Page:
I’m lecturing to students taking Berkeley’s Edible Eduction course. Details about the course are here. It can be watched livestream: details here. In person, it’s at the Anderson Auditorium at the Haas School of Business. I’ll be speaking on current food politics and also about Slow Cooked.
Weekend reading: two discouraging reports on food insecurity
This annual report reflects some of the pandemic’s collateral damage.
This year, this report estimates that between 720 and 811 million people in the world faced hunger in 2020 – as many as 161 million more than in 2019. Nearly 2.37 billion people did not have access to adequate food in 2020 – an increase of 320 million people in just one year. No region of the world has been spared.
The high cost of healthy diets and persistently high levels of poverty and income inequality continue to keep healthy diets out of reach for around 3 billion people in every region of the world.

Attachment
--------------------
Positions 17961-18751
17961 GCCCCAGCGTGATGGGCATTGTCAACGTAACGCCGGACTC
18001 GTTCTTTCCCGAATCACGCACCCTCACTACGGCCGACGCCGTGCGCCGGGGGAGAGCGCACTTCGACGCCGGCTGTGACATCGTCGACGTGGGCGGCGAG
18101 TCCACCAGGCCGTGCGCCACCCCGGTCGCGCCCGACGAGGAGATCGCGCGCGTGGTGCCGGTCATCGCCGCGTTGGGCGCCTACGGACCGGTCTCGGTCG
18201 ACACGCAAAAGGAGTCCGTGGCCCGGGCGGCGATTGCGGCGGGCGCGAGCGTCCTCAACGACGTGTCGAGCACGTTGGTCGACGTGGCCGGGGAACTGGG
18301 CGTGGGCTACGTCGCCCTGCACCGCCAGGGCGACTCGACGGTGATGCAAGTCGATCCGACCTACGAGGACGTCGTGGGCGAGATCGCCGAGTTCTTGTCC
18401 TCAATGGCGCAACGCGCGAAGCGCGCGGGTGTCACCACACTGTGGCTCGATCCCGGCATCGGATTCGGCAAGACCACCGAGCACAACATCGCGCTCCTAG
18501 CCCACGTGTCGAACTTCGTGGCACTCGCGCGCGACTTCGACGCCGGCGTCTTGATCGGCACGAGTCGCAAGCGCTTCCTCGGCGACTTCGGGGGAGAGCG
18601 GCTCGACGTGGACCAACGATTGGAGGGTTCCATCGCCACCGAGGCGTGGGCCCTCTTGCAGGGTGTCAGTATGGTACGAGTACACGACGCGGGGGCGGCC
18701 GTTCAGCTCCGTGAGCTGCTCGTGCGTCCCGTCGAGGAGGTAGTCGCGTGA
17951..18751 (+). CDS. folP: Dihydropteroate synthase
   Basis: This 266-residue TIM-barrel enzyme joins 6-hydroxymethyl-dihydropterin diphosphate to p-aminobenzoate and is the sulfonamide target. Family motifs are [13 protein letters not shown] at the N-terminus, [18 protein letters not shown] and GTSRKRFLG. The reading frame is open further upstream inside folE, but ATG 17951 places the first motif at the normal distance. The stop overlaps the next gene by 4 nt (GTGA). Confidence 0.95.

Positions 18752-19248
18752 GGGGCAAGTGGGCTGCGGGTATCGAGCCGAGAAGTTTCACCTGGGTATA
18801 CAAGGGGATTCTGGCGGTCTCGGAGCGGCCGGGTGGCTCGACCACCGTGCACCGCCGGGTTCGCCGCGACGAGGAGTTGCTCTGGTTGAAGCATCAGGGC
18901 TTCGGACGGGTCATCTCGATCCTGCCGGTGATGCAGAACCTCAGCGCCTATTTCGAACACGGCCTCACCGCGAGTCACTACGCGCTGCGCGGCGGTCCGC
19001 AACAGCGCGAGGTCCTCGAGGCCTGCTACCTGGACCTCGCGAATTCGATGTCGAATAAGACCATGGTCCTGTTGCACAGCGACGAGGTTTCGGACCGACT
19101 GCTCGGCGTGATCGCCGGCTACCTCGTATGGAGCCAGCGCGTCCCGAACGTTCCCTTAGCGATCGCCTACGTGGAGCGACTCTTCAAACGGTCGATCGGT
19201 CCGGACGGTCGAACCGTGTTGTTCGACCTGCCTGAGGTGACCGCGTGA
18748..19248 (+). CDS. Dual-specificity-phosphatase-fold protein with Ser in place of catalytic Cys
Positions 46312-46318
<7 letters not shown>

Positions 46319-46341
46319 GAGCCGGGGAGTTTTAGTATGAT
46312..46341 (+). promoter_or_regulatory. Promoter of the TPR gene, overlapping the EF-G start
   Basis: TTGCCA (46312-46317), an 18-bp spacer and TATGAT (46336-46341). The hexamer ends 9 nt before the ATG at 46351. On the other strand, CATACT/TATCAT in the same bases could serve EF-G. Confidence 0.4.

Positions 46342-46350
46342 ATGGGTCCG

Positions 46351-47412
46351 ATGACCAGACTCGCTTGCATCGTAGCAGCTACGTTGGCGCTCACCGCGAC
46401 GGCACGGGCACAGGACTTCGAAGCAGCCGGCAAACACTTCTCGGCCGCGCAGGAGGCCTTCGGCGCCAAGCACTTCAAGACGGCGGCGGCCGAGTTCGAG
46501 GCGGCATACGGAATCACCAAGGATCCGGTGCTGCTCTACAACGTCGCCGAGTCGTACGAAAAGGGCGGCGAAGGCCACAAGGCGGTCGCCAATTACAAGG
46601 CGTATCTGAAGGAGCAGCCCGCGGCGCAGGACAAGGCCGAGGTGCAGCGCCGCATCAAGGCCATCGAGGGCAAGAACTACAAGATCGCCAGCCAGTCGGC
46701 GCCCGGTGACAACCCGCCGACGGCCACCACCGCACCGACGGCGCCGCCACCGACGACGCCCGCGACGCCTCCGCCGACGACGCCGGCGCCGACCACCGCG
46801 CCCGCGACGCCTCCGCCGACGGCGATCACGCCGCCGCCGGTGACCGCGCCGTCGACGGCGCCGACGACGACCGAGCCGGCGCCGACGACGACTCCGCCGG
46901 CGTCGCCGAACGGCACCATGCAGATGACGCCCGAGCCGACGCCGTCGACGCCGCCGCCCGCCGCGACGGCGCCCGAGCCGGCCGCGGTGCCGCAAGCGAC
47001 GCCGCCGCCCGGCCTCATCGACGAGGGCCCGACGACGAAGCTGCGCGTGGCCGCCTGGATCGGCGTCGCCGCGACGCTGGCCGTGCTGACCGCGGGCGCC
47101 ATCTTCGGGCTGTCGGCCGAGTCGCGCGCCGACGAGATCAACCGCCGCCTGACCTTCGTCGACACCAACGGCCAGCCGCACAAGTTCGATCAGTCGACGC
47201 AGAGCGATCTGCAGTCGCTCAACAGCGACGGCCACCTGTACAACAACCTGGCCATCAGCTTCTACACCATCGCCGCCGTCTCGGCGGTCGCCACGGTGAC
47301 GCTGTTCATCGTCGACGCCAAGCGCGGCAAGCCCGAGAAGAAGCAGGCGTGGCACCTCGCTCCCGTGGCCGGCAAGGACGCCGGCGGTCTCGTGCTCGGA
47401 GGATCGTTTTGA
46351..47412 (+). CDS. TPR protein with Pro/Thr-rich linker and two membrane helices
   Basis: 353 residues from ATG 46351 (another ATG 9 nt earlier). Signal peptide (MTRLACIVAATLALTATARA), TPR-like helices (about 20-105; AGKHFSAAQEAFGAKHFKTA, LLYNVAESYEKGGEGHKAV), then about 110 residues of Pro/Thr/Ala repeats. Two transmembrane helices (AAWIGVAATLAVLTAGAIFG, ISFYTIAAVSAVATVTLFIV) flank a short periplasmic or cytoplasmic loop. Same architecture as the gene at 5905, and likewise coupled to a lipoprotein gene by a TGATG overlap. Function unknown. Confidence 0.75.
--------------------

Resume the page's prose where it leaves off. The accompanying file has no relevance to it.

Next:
The trend is in precisely the wrong direction. The report discusses what needs to be done to reverse it
II. The second report, this one from the World Food Programme, focuses on countries in crisis.
Regions in Asia and Africa have been hit hardest. The report gives the situation country by country.
These reports do not make light reading, but much effort has gone into providing data as a basis for policy.
And do we ever need policy.